And the old man is very proud of this record.

Mr. Moss’ career in Oregon City has been mostly that of tavern-keeper and merchant. He was shrewd and an active business man, and has accumulated a valuable estate, which, however, did not remain with him. For more than a decade he has been unable to do any regular work, and has made his home with his daughter, Mrs. Theodore W. Clarke.

Mr. Moss’ first wife was a niece of President Zachary Taylor, Rebecca, daughter of Thomas Taylor. She died in Cincinnati, Ohio, leaving three children. Two of the children died in the East, but the third, Minerva, came to Oregon and, on New Year’s day, 1852 married Lieutenant Gustavus Harrison, a grandson of President W. H. Harrison. In Oregon City, Mr. Moss married a Mrs. Richardson, who left him three children, two of whom, Walter and Honora (Mrs. Clarke) survive.

Though reared in a good democratic family, young Moss had a mind of his own, and he soon became a whig. He was editor of the Piqus, Ohio, Gazette for five years, including the two Harrison campaigns. The first time he supported Harrison, but Van Buren won. In the next campaign, Moss went to see the general and told him frankly that he would not vote for him.

“Why, I have been relying a great deal on the support of your paper, and would be sorely disappointed if it should fail me,” said Harrison.

“Ah,” responded Moss, “the paper will support you as usual, I merely said I would not vote for you.”

But Harrison was elected then.

The religious convictions of Mr. Moss were always far from orthodox. He was open, brusque of manner, vigorous rather than over-refined, and anything savoring of the hypocritical received his sternest displeasure. The needy pioneer could always reckon Moss for assistance. When he had grown to manhood, he returned home to visit his mother, whom he had not seen since he went to live with the Purnells. His father had died and his mother had married a man who was a long-faced, straight-laced, sanctimonious Methodist, and staked his religion all on stubborn fasts and stated prayers. Sidney not only was not “saved” and he had ways that enabled his associates to discover the fact very soon. When the young man was upon his horse ready to mount, his stepfather presented him a Bible, and besought him in a final appeal to turn from his worldly habits. He drew a vivid picture of the torments of the damned, and showed with orthodox conclusiveness the certainty that all the unregenerates would have that portion.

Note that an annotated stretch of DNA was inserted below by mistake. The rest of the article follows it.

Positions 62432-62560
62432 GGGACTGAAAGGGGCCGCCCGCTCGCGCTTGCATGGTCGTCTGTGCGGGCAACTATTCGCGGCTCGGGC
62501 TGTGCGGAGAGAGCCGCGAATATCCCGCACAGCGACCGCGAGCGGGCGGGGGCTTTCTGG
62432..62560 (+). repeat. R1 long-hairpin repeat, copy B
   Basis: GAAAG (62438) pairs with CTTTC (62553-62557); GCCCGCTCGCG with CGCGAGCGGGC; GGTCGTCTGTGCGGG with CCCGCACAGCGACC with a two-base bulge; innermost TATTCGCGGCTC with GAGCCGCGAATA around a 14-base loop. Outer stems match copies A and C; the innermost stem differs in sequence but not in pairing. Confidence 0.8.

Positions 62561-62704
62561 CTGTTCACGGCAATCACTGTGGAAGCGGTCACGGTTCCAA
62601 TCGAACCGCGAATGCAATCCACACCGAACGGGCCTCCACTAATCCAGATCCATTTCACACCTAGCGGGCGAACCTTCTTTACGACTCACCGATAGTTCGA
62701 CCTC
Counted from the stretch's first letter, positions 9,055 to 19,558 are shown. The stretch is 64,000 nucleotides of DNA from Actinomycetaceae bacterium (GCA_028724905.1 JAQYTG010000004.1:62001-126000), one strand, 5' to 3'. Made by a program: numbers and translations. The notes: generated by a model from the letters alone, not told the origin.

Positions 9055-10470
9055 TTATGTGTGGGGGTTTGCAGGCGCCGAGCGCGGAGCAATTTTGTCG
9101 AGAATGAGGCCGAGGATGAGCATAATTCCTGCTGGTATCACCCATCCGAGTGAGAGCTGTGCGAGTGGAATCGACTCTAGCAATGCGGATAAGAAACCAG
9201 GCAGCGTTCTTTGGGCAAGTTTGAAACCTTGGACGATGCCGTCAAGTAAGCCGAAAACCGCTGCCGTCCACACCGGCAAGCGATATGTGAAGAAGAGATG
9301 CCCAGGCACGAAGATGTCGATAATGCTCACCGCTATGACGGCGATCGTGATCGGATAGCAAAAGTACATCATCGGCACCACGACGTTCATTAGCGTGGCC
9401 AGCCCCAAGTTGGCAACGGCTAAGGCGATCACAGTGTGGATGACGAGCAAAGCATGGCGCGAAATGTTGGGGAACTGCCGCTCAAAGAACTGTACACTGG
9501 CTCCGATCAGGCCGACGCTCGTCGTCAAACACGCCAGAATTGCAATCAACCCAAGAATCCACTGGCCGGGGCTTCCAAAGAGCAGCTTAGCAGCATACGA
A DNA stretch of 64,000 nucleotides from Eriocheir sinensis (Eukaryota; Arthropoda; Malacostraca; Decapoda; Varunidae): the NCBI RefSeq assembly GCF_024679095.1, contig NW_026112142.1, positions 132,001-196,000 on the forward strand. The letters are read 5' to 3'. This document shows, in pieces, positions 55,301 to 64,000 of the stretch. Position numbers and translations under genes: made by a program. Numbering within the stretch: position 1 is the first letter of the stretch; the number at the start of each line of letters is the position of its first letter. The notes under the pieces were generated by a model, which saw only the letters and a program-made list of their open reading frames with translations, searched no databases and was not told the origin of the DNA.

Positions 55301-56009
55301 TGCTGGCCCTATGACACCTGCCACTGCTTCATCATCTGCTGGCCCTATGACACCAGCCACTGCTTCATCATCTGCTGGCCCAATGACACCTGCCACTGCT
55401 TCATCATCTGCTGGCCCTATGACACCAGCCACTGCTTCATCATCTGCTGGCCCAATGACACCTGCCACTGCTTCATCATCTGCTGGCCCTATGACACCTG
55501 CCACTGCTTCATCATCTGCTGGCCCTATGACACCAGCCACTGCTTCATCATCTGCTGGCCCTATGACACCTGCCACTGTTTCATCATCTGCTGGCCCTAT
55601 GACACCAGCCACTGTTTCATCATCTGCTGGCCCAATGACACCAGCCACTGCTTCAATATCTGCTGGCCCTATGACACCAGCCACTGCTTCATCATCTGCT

“Father,” said Sidney, respectfully, “do you really think that all who do not believe as you do will go to hell?”

“I certainly do, my son” said the old man, “Why, there can be no doubt about it, it is in holy writ, and -”

“Then all I’ve got to say,” interrupted the young man, “Is that you must have a rousing, great, big hell.”

And he rode away unconverted.